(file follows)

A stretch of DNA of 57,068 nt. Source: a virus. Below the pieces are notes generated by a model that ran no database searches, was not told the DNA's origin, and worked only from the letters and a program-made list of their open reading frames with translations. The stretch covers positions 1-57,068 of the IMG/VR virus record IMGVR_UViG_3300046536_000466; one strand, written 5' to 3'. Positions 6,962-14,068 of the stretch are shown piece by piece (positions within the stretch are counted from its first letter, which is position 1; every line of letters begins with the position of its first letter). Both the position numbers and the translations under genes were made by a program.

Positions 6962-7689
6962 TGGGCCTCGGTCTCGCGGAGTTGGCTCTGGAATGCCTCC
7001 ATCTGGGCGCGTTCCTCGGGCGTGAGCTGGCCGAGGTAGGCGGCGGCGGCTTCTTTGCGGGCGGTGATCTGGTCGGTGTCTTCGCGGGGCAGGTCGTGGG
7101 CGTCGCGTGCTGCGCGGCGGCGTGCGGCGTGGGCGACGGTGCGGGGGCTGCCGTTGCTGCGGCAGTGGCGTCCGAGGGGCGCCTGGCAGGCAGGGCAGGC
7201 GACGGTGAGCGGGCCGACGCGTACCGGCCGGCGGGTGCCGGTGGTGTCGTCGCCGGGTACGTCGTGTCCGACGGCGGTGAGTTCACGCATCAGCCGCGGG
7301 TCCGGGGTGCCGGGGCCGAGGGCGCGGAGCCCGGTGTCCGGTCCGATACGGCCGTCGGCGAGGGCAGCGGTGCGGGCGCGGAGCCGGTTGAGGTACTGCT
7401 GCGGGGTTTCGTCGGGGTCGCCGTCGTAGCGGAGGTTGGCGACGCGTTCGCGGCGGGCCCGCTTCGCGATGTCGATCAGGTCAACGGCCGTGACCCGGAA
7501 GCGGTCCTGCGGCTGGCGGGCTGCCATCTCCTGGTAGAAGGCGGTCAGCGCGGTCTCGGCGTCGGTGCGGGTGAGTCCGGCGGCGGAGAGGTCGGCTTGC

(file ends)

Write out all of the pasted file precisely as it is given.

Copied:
A stretch of DNA of 57,068 nt. Source: a virus. Below the pieces are notes generated by a model that ran no database searches, was not told the DNA's origin, and worked only from the letters and a program-made list of their open reading frames with translations. The stretch covers positions 1-57,068 of the IMG/VR virus record IMGVR_UViG_3300046536_000466; one strand, written 5' to 3'. Positions 6,962-14,068 of the stretch are shown piece by piece (positions within the stretch are counted from its first letter, which is position 1; every line of letters begins with the position of its first letter). Both the position numbers and the translations under genes were made by a program.

Positions 6962-7689
6962 TGGGCCTCGGTCTCGCGGAGTTGGCTCTGGAATGCCTCC
7001 ATCTGGGCGCGTTCCTCGGGCGTGAGCTGGCCGAGGTAGGCGGCGGCGGCTTCTTTGCGGGCGGTGATCTGGTCGGTGTCTTCGCGGGGCAGGTCGTGGG
7101 CGTCGCGTGCTGCGCGGCGGCGTGCGGCGTGGGCGACGGTGCGGGGGCTGCCGTTGCTGCGGCAGTGGCGTCCGAGGGGCGCCTGGCAGGCAGGGCAGGC
7201 GACGGTGAGCGGGCCGACGCGTACCGGCCGGCGGGTGCCGGTGGTGTCGTCGCCGGGTACGTCGTGTCCGACGGCGGTGAGTTCACGCATCAGCCGCGGG
7301 TCCGGGGTGCCGGGGCCGAGGGCGCGGAGCCCGGTGTCCGGTCCGATACGGCCGTCGGCGAGGGCAGCGGTGCGGGCGCGGAGCCGGTTGAGGTACTGCT
7401 GCGGGGTTTCGTCGGGGTCGCCGTCGTAGCGGAGGTTGGCGACGCGTTCGCGGCGGGCCCGCTTCGCGATGTCGATCAGGTCAACGGCCGTGACCCGGAA
7501 GCGGTCCTGCGGCTGGCGGGCTGCCATCTCCTGGTAGAAGGCGGTCAGCGCGGTCTCGGCGTCGGTGCGGGTGAGTCCGGCGGCGGAGAGGTCGGCTTGC